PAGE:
For the 12th consecutive year, the Amgen Tour of California, which begins Sunday in the state capital of Sacramento, will be the highest-profile stage race held in North America.
And for the first time ever, the Amgen Tour will be part of the UCI’s WorldTour calendar.
In all, 17 teams of eight riders will be competing over seven stages, covering 575 miles (925km) and visiting 12 host cities. In addition to 13 WorldTour teams, the peloton will consist of three Pro Continental teams and two Continental teams.
Two stages are expected to prove most decisive for the general classification — Stage 5, which finishes atop the steep slopes of Mt. Baldy, and Stage 6, a flat 14.9-mile (24km) time trial at Big Bear Lake, elevation 6,752 feet (2,058m).
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As he has been for several years now, world champion Peter Sagan (Bora-Hansgrohe) will be the biggest star in the Golden State.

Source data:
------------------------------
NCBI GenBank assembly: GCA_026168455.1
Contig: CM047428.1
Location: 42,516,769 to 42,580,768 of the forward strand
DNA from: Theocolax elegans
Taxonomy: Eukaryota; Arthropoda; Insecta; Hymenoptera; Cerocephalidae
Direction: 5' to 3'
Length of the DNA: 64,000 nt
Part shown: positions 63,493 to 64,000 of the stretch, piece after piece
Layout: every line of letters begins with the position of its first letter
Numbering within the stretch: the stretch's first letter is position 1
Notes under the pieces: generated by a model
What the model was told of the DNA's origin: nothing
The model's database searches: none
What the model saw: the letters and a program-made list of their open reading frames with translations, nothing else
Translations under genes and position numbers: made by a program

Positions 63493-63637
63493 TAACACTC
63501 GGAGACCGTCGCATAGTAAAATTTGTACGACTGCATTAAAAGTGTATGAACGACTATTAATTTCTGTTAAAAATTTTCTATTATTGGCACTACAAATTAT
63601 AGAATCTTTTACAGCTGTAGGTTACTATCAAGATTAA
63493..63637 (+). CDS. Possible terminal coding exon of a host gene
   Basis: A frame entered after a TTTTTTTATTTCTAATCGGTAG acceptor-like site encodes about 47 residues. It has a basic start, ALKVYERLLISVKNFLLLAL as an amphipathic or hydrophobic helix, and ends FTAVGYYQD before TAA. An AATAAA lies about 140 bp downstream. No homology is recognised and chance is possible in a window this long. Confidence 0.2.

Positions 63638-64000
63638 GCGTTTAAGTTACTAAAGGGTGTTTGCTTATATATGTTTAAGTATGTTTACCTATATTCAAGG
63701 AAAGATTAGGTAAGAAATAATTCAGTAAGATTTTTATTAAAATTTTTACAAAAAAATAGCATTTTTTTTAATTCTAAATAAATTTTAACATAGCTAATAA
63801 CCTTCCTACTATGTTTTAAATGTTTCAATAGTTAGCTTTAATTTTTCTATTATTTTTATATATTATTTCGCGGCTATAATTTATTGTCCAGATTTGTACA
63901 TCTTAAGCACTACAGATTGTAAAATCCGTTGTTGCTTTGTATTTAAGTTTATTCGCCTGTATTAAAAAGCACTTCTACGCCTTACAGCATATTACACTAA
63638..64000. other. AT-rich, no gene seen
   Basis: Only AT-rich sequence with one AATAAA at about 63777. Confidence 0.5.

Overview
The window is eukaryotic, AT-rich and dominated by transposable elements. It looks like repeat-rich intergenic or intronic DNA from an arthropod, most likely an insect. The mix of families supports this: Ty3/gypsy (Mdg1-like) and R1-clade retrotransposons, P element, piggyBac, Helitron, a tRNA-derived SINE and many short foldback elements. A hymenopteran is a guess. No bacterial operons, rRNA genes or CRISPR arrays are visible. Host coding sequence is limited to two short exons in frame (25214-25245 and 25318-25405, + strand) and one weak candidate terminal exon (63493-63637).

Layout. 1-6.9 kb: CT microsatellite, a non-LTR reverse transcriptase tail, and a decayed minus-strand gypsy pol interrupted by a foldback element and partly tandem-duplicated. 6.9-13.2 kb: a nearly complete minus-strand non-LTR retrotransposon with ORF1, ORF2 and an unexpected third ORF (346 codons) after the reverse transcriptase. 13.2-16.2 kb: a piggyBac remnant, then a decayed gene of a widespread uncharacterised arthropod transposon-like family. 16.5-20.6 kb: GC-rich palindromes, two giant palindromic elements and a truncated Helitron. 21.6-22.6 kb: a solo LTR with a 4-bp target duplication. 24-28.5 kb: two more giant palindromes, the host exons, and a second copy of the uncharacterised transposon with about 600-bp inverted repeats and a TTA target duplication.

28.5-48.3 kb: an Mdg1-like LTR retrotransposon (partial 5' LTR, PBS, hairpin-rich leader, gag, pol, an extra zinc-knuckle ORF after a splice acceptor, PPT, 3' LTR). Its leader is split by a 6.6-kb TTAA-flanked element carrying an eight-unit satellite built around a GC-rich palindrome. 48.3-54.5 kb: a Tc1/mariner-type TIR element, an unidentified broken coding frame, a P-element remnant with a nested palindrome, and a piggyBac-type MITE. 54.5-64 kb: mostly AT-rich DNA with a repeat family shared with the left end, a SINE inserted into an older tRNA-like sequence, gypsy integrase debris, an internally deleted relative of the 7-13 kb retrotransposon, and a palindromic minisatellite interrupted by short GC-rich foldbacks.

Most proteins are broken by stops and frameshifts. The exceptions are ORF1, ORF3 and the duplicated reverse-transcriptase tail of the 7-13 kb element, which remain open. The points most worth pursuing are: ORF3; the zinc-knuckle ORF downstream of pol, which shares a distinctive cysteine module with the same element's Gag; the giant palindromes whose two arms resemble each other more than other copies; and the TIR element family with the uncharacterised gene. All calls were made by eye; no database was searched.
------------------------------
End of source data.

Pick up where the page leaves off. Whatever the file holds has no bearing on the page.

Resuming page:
Sagan has raced — and won — in California every year since he turned professional in 2010, with a record 15 stage wins, including five in 2012, and the overall victory in 2015.
The world champion will again be hunting for stage wins, but this year’s WorldTour field means a bunch-sprint victory is far from guaranteed. Among the many world-class sprinters looking to win one of at least four sprint opportunities include Marcel Kittel (Quick-Step Floors), John Degenkolb (Trek-Segafredo), Wouter Wippert (Cannondale-Drapac), and Danny Van Poppel and Elia Viviani (Team Sky).
Two sprinters who had planned on racing, but will instead stay home, are Mark Cavendish (Dimension Data), due to illness, and Nacer Bouhanni (Cofidis), due to injury. Cavendish has 10 career stage wins in California, including one last year, in Sacramento.
The GC contenders
As with the sprints, the general classification is equally wide open, with only two former California winners in attendance, Sagan, and 2012 champion Robert Gesink (LottoNL-Jumbo). Last year’s winner Julian Alaphilippe (Quick-Step Floors) will not attend due to a knee injury.